Socialist Worker

Miliband attacks rich and poor in equal measure

by Tom Walker at the Labour Party conference in Liverpool
Issue No. 2271

Ed Miliband used his keynote speech at the Labour Party conference on Tuesday to justify the anti-union laws and the sell-off of council housing.

He also said it would be “irresponsible” to scrap university tuition fees.

He attacked the unions, saying, “It was right to change the rules on the closed shop, on strikes before ballots.”

Miliband refused to tackle the question of the upcoming strikes. Instead he called for “cooperation not conflict in the workplace”.

He claimed there is a crisis of “irresponsibility” at the top and bottom of society—the first illustrated by the financial crisis, the second by the summer riots.

So he said he is standing up for people “who don’t hack phones, loot shops, fiddle their expenses, or earn telephone number salaries at the banks”. Spot the odd one out in that list.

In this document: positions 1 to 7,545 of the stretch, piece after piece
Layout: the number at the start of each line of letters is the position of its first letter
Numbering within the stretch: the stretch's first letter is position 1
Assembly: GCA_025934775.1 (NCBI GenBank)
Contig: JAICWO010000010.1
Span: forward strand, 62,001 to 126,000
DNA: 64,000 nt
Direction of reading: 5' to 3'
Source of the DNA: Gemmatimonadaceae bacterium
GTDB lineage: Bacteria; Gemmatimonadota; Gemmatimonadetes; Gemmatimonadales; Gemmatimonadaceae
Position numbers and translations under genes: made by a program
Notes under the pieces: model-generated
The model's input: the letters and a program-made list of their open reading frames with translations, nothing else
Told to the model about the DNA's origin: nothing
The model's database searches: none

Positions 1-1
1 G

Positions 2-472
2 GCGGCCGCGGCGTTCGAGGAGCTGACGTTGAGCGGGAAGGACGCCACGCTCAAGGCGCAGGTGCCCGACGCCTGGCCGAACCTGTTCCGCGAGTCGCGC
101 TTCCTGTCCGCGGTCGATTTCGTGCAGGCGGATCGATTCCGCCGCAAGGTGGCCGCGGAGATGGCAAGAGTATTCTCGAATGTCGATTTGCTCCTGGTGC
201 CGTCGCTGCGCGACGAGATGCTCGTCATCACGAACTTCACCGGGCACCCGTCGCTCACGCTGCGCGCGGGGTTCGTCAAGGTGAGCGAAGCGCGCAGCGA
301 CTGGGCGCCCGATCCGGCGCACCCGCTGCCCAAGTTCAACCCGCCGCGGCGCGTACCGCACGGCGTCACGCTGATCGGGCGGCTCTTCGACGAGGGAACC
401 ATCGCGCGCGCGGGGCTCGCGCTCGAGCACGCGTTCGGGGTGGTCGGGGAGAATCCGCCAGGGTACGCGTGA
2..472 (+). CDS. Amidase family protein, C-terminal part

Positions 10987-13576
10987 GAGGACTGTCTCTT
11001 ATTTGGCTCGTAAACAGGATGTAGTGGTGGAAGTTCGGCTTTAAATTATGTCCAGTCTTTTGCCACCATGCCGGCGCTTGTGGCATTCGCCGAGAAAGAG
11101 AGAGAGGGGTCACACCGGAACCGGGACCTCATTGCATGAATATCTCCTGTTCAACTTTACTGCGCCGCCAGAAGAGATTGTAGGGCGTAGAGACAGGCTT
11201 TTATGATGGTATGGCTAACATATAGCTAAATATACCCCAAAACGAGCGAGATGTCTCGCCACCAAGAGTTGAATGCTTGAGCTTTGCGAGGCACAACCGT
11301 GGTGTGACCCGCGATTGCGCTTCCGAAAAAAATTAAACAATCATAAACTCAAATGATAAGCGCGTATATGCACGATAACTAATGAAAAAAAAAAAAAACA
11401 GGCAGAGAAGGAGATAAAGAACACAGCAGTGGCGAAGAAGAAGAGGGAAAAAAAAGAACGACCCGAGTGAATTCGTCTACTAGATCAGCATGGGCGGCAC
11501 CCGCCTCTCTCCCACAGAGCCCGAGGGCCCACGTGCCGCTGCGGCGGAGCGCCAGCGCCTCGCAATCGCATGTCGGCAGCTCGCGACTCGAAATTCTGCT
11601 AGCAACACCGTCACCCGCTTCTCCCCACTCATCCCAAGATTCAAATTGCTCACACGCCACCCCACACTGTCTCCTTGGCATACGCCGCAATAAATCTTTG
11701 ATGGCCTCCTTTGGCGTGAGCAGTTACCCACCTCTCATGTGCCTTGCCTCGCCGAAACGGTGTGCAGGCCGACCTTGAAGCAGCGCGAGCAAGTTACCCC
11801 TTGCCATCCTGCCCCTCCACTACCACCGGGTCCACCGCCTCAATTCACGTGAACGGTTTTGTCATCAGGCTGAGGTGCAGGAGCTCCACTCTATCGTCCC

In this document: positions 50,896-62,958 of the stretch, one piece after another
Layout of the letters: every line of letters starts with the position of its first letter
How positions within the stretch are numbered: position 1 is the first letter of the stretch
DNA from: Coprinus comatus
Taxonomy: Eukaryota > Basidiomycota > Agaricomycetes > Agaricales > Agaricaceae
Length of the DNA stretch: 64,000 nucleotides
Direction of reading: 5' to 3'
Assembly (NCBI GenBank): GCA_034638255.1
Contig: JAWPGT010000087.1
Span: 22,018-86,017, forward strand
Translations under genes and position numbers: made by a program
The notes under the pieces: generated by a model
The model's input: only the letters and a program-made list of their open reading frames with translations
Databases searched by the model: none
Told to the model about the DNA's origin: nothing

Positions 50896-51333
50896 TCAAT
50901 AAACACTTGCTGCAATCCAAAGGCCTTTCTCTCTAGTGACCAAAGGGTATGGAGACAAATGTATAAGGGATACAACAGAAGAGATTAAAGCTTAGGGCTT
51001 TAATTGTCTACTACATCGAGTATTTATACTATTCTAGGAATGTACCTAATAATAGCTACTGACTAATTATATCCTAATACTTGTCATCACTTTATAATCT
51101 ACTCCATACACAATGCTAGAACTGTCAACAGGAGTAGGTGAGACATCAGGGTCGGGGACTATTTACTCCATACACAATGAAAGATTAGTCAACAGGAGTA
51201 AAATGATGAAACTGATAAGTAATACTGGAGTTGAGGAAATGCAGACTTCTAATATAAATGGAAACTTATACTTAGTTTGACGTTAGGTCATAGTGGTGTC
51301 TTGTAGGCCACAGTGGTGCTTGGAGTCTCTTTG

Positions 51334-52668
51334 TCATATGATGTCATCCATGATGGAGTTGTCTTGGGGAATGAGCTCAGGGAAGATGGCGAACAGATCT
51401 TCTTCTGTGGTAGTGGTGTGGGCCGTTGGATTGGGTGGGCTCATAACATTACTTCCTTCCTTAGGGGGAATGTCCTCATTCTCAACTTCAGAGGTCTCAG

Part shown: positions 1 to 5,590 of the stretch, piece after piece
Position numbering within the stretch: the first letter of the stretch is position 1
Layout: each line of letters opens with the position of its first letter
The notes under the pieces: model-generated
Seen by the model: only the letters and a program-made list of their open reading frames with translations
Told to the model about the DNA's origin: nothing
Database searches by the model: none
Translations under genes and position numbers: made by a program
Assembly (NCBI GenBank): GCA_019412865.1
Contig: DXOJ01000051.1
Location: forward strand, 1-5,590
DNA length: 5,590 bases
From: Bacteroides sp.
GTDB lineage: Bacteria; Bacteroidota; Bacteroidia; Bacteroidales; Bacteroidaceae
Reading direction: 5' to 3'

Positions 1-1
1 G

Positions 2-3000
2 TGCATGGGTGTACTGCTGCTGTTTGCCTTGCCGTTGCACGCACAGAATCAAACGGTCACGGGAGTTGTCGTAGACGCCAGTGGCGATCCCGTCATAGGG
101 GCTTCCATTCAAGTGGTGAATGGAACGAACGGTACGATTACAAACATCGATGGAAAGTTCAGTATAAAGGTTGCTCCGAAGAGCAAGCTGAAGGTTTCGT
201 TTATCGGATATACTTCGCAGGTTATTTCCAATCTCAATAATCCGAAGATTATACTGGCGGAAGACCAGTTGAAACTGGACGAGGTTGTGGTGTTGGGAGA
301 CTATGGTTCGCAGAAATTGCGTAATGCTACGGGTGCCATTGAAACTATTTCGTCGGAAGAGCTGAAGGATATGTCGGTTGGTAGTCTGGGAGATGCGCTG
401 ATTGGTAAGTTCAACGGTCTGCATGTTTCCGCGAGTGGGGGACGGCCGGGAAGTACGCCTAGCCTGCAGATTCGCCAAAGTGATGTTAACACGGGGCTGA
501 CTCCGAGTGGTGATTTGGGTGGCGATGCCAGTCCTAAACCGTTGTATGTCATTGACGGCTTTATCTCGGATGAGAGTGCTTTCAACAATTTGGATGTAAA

With one face he attacked “predatory, asset-stripping” firms like collapsed care home privateers Southern Cross, saying they won’t be “treated the same” as “good” businesses.

But with the other he lashed out at “anti-social” tenants, saying housing waiting lists should be based on “whether the recipients are working, whether they look after their property and are good neighbours”.

This method—one bash at the poor for every one at the rich—is the hallmark of Blue Labour’s Baron Maurice Glasman, “the peer with Ed’s ear”.

“We’ve got to be balanced,” Glasman told a fringe meeting. “Punch with both hands—reform unions and business power.”

He added that both the market and the state “humiliate people”.

Miliband got the loudest applause when he attacked the Tories. But that didn’t stop him attacking the poor. He said Labour is making a “new bargain”, rewarding the “right people”.

“Benefits are too easy to come by for those who abuse the system,” he said. “Our first duty should be to help the person who shows responsibility.”

As if millions are unemployed by choice in this era of massive Tory cuts.

It is little more than a Victorian theory of the undeserving poor, now extended to cover some rich people as well.

Glasman claims there is a “genuine, angry insurgent side” to Ed Miliband. Not in this speech.


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